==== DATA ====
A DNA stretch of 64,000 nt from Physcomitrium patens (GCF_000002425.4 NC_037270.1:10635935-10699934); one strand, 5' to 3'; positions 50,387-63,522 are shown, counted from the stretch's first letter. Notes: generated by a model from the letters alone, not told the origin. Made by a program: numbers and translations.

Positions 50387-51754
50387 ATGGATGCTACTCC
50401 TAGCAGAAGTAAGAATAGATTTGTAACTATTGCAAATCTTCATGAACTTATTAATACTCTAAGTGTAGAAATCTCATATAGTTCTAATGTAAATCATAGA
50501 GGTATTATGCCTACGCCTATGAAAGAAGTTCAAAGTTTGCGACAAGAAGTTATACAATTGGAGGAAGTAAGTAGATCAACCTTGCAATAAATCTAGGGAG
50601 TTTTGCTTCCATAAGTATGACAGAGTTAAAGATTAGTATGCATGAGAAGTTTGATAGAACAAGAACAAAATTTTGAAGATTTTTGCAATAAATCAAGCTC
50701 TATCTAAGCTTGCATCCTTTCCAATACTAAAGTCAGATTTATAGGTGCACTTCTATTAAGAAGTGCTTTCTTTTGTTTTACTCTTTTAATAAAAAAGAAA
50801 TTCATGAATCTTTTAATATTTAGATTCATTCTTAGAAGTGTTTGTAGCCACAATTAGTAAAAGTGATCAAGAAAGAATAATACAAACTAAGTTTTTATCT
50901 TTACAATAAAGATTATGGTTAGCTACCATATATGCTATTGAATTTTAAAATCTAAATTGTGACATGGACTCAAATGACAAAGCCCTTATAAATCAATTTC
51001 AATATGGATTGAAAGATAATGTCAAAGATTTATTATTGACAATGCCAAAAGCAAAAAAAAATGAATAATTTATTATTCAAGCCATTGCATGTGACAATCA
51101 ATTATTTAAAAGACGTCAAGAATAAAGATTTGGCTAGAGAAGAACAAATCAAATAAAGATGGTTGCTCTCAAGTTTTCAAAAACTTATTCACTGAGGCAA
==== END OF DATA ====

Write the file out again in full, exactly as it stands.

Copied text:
A DNA stretch of 64,000 nt from Physcomitrium patens (GCF_000002425.4 NC_037270.1:10635935-10699934); one strand, 5' to 3'; positions 50,387-63,522 are shown, counted from the stretch's first letter. Notes: generated by a model from the letters alone, not told the origin. Made by a program: numbers and translations.

Positions 50387-51754
50387 ATGGATGCTACTCC
50401 TAGCAGAAGTAAGAATAGATTTGTAACTATTGCAAATCTTCATGAACTTATTAATACTCTAAGTGTAGAAATCTCATATAGTTCTAATGTAAATCATAGA
50501 GGTATTATGCCTACGCCTATGAAAGAAGTTCAAAGTTTGCGACAAGAAGTTATACAATTGGAGGAAGTAAGTAGATCAACCTTGCAATAAATCTAGGGAG
50601 TTTTGCTTCCATAAGTATGACAGAGTTAAAGATTAGTATGCATGAGAAGTTTGATAGAACAAGAACAAAATTTTGAAGATTTTTGCAATAAATCAAGCTC
50701 TATCTAAGCTTGCATCCTTTCCAATACTAAAGTCAGATTTATAGGTGCACTTCTATTAAGAAGTGCTTTCTTTTGTTTTACTCTTTTAATAAAAAAGAAA
50801 TTCATGAATCTTTTAATATTTAGATTCATTCTTAGAAGTGTTTGTAGCCACAATTAGTAAAAGTGATCAAGAAAGAATAATACAAACTAAGTTTTTATCT
50901 TTACAATAAAGATTATGGTTAGCTACCATATATGCTATTGAATTTTAAAATCTAAATTGTGACATGGACTCAAATGACAAAGCCCTTATAAATCAATTTC
51001 AATATGGATTGAAAGATAATGTCAAAGATTTATTATTGACAATGCCAAAAGCAAAAAAAAATGAATAATTTATTATTCAAGCCATTGCATGTGACAATCA
51101 ATTATTTAAAAGACGTCAAGAATAAAGATTTGGCTAGAGAAGAACAAATCAAATAAAGATGGTTGCTCTCAAGTTTTCAAAAACTTATTCACTGAGGCAA